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Taxes and Female Labor Supply

  • Remzi Kaygusuz

    (Sabanci University)

The Economic Recovery Act of 1981 and the Tax Reform Act of 1986 changed the U.S. income tax structure in a dramatic fashion. In particular, these two reforms reduced the marginal tax rates for married households. In this paper I investigate what part of the rise in labor force participation of married women between 1980 to 1990 (a rise of 13 percentage points) can be accounted by the changes in taxes. I build an heterogeneous agent model populated by married households. Households differ by age and educational attainment levels of their members and decide whether the second earner, the wife, should participate in the labor market. I select parameter values so that the model economy is consistent with the 1980 U.S. economy in terms of income tax structure, wages (skill premium and gender gap), marital sorting (who is married with whom), and female labor force participation. Using counterfactual experiments I find that 20-24% of the rise in married female labor force participation is accounted for by the changes in the income tax structure. Changes in wages account for 62-64%, and changes in marital sorting account for 14-16% of the rise in the participation rate of married women. (Copyright: Elsevier)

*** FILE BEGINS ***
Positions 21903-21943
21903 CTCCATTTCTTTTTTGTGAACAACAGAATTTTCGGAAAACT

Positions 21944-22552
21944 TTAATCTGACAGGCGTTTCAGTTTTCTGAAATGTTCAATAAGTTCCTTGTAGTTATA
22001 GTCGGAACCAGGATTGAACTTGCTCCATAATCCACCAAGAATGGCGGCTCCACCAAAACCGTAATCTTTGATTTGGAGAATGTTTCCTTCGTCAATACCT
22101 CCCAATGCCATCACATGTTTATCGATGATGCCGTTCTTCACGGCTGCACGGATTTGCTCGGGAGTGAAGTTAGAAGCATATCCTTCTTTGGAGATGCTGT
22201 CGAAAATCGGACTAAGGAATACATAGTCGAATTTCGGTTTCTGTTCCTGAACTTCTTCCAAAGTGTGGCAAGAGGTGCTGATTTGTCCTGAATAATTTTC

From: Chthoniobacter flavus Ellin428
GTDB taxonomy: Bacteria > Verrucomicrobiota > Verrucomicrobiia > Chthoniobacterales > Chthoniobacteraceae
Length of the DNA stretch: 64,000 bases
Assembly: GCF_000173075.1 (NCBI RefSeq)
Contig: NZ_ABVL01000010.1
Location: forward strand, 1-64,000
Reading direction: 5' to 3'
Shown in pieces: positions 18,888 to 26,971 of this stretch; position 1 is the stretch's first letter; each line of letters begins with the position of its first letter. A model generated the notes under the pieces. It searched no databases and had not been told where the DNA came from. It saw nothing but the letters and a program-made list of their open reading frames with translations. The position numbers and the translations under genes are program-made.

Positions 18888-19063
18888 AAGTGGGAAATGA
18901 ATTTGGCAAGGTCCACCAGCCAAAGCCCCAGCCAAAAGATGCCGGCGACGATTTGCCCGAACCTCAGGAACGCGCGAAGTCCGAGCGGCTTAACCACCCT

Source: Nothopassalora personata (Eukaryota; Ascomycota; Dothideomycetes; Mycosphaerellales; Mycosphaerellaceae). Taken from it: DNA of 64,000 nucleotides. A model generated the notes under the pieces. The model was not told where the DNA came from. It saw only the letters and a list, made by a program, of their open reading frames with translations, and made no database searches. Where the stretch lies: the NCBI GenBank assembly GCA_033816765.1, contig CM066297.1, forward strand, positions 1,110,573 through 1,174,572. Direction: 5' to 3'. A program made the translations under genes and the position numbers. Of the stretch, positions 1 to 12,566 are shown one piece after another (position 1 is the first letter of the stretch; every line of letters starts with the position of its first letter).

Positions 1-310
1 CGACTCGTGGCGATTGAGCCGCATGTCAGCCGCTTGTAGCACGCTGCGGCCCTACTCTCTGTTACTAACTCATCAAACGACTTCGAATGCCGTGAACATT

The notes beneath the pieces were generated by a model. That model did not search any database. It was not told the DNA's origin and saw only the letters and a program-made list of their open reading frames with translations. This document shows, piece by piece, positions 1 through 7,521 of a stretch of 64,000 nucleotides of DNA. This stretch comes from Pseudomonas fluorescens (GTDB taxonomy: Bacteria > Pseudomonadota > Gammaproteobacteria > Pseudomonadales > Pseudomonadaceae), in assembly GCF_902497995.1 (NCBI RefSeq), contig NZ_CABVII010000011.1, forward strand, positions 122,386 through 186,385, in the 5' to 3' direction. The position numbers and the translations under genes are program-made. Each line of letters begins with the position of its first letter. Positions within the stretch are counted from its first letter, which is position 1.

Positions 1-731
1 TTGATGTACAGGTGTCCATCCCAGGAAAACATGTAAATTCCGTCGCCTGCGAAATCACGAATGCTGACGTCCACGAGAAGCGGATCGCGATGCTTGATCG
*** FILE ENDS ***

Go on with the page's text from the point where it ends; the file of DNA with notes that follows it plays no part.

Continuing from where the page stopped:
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File URL: http://dx.doi.org/10.1016/j.red.2009.11.004
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Article provided by Elsevier for the Society for Economic Dynamics in its journal Review of Economic Dynamics.

Volume (Year): 13 (2010)
Issue (Month): 4 (October)
Pages: 725-741

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Handle: RePEc:red:issued:07-1
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  1. Greenwood, Jeremy & Guner, Nezih, 2007. "Marriage and Divorce since World War II: Analyzing the Role of Technological Progress on the Formation of Households," CEPR Discussion Papers 6391, C.E.P.R. Discussion Papers.
  2. Jeremy Greenwood & Ananth Seshadri & Mehmet Yorukoglu, 2002. "Engines of Liberation," Economie d'Avant Garde Research Reports 2, Economie d'Avant Garde.
  3. Conny Olovsson, 2009. "Why Do Europeans Work So Little?," International Economic Review, Department of Economics, University of Pennsylvania and Osaka University Institute of Social and Economic Research Association, vol. 50(1), pages 39-61, 02.
  4. Larry E. Jones & Rodolfo E. Manuelli & Ellen R. McGrattan, 2003. "Why are married women working so much?," Staff Report 317, Federal Reserve Bank of Minneapolis.
  5. Díaz-Giménez, Javier & Pijoan-Mas, Josep, 2006. "Flat Tax Reforms in the US: A Boon for the Income Poor," CEPR Discussion Papers 5812, C.E.P.R. Discussion Papers.
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